A red merle dog is seen jumping into the backs of the sheep to get to the head of the stocks. The agile dog then blocked the stock in front and at the same time shifting and casting its focus around the flock to see if any sheep are breaking away. The dog is a German Koolie, a breed that is most favored by Australian dairy farmers and graziers. These highly valued dogs have become the dependable and tireless helpers of the stockmen because of their admirable work ethics.
The German Koolie is one of the breeds with a rather misleading name. Contrary to what the breed name implies this herding dog actually originated in Australia and no other Koolies exist outside this continent. Presently the breed answers to the name Australian Koolie. The German Koolie name was given to the breed due to the fact that its development was associated with the European and German immigrants. The Koolie is thought to be one of the oldest breeds in Australia as it was introduced in the early 1800s by the immigrant farmers. It was speculated that these dogs have descended from the dogs in the Thomas S. Hall kennels from where the Australian Cattle Dog originated.
The German Koolie is a medium sized dog that looks a lot like a cross between the Australian Cattle Dog, a Kelpie and Border Collie. The similarities in appearance strengthen the supposition that these dogs share the same ancestry. The German Koolie was primarily developed to be a working dog. The German Koolie is a through and through herder. The dog also herds bulls and ducks and in the absence of animals these dogs will “herd” the family especially the children.
|Alternative names||Australian Koolie Coolie German|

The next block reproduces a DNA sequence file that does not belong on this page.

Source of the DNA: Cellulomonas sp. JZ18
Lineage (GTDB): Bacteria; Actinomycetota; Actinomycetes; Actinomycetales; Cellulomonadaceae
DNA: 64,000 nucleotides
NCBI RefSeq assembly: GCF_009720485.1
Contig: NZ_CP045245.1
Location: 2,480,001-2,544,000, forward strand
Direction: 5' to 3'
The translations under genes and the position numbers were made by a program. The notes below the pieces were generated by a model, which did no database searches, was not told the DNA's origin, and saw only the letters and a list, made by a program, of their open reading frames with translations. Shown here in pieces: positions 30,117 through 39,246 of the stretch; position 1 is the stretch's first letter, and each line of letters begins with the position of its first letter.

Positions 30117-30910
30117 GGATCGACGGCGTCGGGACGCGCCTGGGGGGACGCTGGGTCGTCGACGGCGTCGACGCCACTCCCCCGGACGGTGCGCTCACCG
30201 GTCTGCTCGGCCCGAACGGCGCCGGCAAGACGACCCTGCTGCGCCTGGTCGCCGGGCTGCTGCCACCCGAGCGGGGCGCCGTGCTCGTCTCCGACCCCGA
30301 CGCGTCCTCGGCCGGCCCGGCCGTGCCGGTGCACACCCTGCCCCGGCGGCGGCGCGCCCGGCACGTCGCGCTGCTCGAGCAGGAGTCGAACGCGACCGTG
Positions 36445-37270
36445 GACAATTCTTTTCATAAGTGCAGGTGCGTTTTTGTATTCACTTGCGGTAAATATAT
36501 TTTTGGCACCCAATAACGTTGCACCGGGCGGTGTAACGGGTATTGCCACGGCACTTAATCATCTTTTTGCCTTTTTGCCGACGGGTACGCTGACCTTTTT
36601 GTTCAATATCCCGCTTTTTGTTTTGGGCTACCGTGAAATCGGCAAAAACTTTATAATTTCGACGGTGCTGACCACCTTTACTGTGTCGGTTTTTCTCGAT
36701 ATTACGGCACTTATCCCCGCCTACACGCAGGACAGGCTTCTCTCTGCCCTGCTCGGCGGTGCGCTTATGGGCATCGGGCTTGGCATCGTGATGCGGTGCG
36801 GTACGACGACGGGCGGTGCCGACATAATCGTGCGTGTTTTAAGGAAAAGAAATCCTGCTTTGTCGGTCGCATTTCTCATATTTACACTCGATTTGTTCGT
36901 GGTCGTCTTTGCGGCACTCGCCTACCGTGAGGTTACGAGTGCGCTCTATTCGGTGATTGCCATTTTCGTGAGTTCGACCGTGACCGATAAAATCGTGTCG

|Height (male/female)||15-22 inches (38-56 cm) / 15-22 inches (38-56 cm)|
|Weight (male/female)||21-44 pounds (12-20 kg) / 21-44 pounds (12-20 kg)|
|Life expectancy||18, up to 26 years|
The German Koolie has a very diverse appearance. As mentioned these working dogs are often mistaken for a Border Collie or a Kelpie. This dog can be as small as a Kelpie and it can also be as large as a Border Collie. The long legs of this breed though give it a rangier appearance. The German Koolie is said to be one of the oldest breeds of dogs in Australia. Years of development have created a breed that adapts to varied situations, a breed that meets the needs of the Australian farmers and graziers. German Koolies in New South Wales and in the north of Queensland are developed for mustering Brahma and Simmental Cattle thus the dog were noted to be taller and well boned. German Koolies are shorter and stockier in the snowy mountain areas of New South Wales and in the Hunter Valley region as the dogs are expected to herd and flush out cattle from gullies and from low lying dense bush. The smallest Koolies are found in Victoria.
Coat type and coat color of this breed is diverse as well. The smooth coat can be short and medium in length. Some specimens have long coat although they are not very common. Coat colors range from red and blue merle. A German Koolie can also have a solid black, red or chocolate coat. White bibs and white facial markings enhance the appearance of this breed. Nose and eye colors vary depending on the color of the coat. Black coated dogs would commonly have black eyes and a black nose and red/chocolate coated dogs would have brown or shades of brown nose and eyes. It is common for this breed to have differently colored eyes – one eye can be blue and the other can be brown or black.
The Koolie is an energetic and ardent worker. This is one of the qualities why this breed is highly valued. The dog will be up with the sun to work, to herd and to drove the livestock. At sundown the dog will be seen placidly lounging at his master’s feet. This hardworking breed makes an ideal addition to the family because apart from being loyal and obedient, the dog has the eagerness to please attitude. This dog is good with children and tolerates other dogs. Although socialization will be necessary to make the dog tolerate smaller pets. Being a working dog, the Koolie needs to be provided with opportunities to run everyday. They are not recommended for apartment living as although they are inactive indoors, a large yard will be necessary to satisfy the dog’s high exercise requirements. A Koolie will turn into a destructive dog if allowed to laze inside the house all day.